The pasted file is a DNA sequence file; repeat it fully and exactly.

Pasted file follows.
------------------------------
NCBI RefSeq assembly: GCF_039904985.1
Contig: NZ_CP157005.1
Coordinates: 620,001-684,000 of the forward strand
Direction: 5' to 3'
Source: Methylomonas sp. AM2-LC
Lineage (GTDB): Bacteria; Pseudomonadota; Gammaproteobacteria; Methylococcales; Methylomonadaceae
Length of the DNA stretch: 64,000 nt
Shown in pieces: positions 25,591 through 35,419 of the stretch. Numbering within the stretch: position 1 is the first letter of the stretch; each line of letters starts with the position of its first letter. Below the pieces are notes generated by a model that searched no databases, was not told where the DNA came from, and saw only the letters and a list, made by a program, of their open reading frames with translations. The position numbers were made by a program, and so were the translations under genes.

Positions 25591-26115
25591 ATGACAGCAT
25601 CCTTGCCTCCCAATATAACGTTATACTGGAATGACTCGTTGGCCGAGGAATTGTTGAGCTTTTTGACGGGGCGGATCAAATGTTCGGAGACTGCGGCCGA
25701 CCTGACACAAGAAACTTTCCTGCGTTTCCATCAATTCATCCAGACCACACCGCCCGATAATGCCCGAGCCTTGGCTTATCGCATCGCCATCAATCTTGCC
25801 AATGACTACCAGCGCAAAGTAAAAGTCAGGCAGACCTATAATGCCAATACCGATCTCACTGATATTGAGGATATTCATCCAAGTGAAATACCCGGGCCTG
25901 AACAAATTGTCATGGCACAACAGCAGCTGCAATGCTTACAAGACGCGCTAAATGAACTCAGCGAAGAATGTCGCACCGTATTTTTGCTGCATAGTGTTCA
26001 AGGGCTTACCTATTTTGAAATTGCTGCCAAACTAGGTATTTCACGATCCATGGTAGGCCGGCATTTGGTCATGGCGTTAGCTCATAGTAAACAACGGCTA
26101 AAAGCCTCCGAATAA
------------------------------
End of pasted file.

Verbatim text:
NCBI RefSeq assembly: GCF_039904985.1
Contig: NZ_CP157005.1
Coordinates: 620,001-684,000 of the forward strand
Direction: 5' to 3'
Source: Methylomonas sp. AM2-LC
Lineage (GTDB): Bacteria; Pseudomonadota; Gammaproteobacteria; Methylococcales; Methylomonadaceae
Length of the DNA stretch: 64,000 nt
Shown in pieces: positions 25,591 through 35,419 of the stretch. Numbering within the stretch: position 1 is the first letter of the stretch; each line of letters starts with the position of its first letter. Below the pieces are notes generated by a model that searched no databases, was not told where the DNA came from, and saw only the letters and a list, made by a program, of their open reading frames with translations. The position numbers were made by a program, and so were the translations under genes.

Positions 25591-26115
25591 ATGACAGCAT
25601 CCTTGCCTCCCAATATAACGTTATACTGGAATGACTCGTTGGCCGAGGAATTGTTGAGCTTTTTGACGGGGCGGATCAAATGTTCGGAGACTGCGGCCGA
25701 CCTGACACAAGAAACTTTCCTGCGTTTCCATCAATTCATCCAGACCACACCGCCCGATAATGCCCGAGCCTTGGCTTATCGCATCGCCATCAATCTTGCC
25801 AATGACTACCAGCGCAAAGTAAAAGTCAGGCAGACCTATAATGCCAATACCGATCTCACTGATATTGAGGATATTCATCCAAGTGAAATACCCGGGCCTG
25901 AACAAATTGTCATGGCACAACAGCAGCTGCAATGCTTACAAGACGCGCTAAATGAACTCAGCGAAGAATGTCGCACCGTATTTTTGCTGCATAGTGTTCA
26001 AGGGCTTACCTATTTTGAAATTGCTGCCAAACTAGGTATTTCACGATCCATGGTAGGCCGGCATTTGGTCATGGCGTTAGCTCATAGTAAACAACGGCTA
26101 AAAGCCTCCGAATAA